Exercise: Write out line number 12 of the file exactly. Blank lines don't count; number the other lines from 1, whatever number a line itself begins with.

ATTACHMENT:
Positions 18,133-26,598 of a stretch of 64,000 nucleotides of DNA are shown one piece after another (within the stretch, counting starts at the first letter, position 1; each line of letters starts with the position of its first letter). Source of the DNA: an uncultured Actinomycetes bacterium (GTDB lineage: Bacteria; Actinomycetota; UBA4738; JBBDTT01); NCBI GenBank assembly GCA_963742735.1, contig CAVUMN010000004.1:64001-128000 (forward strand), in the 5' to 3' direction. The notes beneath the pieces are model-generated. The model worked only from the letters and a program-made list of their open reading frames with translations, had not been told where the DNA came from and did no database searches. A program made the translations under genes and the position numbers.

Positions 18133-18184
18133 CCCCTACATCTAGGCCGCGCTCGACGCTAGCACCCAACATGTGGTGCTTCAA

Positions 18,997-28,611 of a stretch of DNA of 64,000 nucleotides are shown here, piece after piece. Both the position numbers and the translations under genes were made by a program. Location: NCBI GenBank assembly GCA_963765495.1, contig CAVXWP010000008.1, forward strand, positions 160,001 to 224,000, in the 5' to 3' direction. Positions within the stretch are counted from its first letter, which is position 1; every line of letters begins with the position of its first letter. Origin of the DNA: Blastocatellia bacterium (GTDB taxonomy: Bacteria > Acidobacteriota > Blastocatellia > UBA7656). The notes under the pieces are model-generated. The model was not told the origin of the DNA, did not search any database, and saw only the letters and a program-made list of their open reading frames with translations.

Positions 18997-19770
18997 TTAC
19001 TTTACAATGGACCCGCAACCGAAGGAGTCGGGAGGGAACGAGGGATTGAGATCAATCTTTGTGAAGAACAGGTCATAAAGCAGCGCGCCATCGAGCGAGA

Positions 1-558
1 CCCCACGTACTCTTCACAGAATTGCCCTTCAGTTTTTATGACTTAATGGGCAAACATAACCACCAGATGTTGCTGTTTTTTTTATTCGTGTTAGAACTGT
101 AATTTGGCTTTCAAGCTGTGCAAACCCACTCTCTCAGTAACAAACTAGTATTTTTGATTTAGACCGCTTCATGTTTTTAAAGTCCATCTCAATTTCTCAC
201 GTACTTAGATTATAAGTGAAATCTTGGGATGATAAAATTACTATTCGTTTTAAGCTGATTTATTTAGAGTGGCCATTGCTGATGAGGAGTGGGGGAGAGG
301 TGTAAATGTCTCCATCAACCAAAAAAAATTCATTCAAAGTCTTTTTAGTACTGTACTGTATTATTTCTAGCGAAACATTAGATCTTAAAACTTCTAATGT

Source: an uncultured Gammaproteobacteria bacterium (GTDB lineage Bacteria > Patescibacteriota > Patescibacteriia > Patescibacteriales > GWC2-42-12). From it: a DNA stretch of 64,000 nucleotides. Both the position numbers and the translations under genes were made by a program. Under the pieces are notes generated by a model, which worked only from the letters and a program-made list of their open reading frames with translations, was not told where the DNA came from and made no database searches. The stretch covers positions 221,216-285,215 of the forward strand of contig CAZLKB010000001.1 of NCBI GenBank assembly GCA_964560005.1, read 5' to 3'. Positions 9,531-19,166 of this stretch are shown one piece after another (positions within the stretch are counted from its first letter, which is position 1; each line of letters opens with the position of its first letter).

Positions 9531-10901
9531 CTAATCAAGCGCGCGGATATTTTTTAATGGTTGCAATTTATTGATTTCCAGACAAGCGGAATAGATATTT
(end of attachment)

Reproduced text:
301 TGTAAATGTCTCCATCAACCAAAAAAAATTCATTCAAAGTCTTTTTAGTACTGTACTGTATTATTTCTAGCGAAACATTAGATCTTAAAACTTCTAATGT